We are living in unprecedented times. In the midst of turbulence and risk like we are experiencing now, effective leaders recognize the importance of acknowledging others’ emotions and navigating the emotional culture of the people they are responsible for.
A few years ago, after a traumatic event in the news, we published an article in Harvard Business Review to help leaders think about how they can support their people in dark times. We’re sharing it again now in hopes that what we wrote can help you lead through this very challenging period.
The Boda Team
Being a Good Boss in Dark Times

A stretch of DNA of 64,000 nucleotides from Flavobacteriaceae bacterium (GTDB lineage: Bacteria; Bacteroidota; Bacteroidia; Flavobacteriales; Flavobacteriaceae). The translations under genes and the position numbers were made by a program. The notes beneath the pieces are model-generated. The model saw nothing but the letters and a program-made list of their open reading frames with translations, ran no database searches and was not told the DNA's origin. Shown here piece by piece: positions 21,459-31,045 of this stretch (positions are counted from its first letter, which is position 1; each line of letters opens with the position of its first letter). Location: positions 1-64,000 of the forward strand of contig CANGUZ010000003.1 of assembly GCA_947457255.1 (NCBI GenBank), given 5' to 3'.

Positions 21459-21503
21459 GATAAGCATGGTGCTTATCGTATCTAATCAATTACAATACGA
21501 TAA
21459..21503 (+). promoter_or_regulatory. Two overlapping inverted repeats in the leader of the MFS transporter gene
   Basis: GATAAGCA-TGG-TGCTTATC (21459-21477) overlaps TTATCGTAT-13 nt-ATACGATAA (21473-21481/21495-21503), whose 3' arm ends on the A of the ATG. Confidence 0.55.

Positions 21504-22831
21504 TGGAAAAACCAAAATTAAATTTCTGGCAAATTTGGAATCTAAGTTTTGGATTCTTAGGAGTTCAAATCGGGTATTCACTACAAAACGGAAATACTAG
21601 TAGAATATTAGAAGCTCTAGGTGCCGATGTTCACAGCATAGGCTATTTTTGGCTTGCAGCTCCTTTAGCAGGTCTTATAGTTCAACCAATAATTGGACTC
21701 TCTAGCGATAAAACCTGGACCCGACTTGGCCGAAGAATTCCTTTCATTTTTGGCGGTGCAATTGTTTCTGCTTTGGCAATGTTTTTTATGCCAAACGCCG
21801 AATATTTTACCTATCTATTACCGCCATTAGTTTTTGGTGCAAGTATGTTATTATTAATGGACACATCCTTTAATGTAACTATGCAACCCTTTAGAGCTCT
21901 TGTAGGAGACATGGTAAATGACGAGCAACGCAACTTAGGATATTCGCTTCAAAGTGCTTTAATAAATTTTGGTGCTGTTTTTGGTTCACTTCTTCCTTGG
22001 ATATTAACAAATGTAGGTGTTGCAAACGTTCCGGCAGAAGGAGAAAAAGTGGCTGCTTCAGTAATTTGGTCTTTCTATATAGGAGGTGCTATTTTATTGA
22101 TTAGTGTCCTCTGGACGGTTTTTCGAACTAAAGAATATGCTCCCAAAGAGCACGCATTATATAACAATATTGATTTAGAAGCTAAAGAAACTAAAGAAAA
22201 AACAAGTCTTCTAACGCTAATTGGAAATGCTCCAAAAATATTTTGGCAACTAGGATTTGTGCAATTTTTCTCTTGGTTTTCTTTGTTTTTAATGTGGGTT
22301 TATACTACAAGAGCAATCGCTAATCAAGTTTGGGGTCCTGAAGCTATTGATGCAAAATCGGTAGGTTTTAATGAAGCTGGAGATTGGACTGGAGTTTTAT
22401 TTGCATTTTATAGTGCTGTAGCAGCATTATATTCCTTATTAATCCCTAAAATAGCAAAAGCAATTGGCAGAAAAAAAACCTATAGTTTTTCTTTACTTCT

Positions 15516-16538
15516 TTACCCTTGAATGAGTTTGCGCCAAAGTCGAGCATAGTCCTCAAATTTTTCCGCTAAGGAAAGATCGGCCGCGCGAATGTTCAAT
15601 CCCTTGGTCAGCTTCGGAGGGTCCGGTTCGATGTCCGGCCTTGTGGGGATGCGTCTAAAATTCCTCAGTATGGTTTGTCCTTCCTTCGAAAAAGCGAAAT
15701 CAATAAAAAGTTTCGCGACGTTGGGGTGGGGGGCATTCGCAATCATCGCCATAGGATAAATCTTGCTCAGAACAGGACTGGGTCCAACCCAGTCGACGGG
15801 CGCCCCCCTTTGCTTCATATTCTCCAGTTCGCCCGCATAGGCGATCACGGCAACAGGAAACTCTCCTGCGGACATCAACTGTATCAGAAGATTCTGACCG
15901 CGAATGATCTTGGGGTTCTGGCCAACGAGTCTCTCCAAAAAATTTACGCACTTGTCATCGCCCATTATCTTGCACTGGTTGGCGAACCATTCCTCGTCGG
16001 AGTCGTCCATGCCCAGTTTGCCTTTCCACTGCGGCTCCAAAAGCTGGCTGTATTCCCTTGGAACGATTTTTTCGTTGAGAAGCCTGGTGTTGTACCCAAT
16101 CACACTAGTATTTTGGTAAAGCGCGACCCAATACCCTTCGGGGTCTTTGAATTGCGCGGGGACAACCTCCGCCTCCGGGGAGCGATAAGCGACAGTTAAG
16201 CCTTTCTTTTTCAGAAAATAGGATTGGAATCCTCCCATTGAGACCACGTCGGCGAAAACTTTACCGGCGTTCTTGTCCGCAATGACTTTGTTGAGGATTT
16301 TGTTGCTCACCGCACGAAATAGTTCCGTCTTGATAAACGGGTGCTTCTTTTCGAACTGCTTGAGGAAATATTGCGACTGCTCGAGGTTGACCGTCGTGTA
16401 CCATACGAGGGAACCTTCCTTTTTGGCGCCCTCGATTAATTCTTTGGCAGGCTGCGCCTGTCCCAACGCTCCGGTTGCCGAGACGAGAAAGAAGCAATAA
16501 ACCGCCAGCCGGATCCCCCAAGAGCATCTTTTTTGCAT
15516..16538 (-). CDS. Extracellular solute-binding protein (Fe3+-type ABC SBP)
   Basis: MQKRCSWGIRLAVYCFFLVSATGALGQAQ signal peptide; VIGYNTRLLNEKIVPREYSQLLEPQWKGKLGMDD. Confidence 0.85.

Senseless acts of violence affect all of us. Mass shootings, suicide bombers, assassinations-the emotions such events bring up are strong, even if our personal connection to the events themselves is not. Feelings of sadness, pain, confusion, and anger don’t get checked at the office door. If you’re leading a team or an organization, how can you help manage the emotional culture of the people you’re responsible for?
I had an opportunity to explore that a few days ago when I spoke with a Derek, the COO of a large, publicly traded company based in the Midwest, the day after yet another tragedy. We spent the first ten minutes talking about his trip to some of their European offices the prior week and some questions he was thinking about. At a pause, I asked him how he was reacting to the latest tragedy. Derek talked about when he heard, how his family reacted, and how terrible it was. I asked him what it meant for him as a leader and he paused. He wasn’t sure …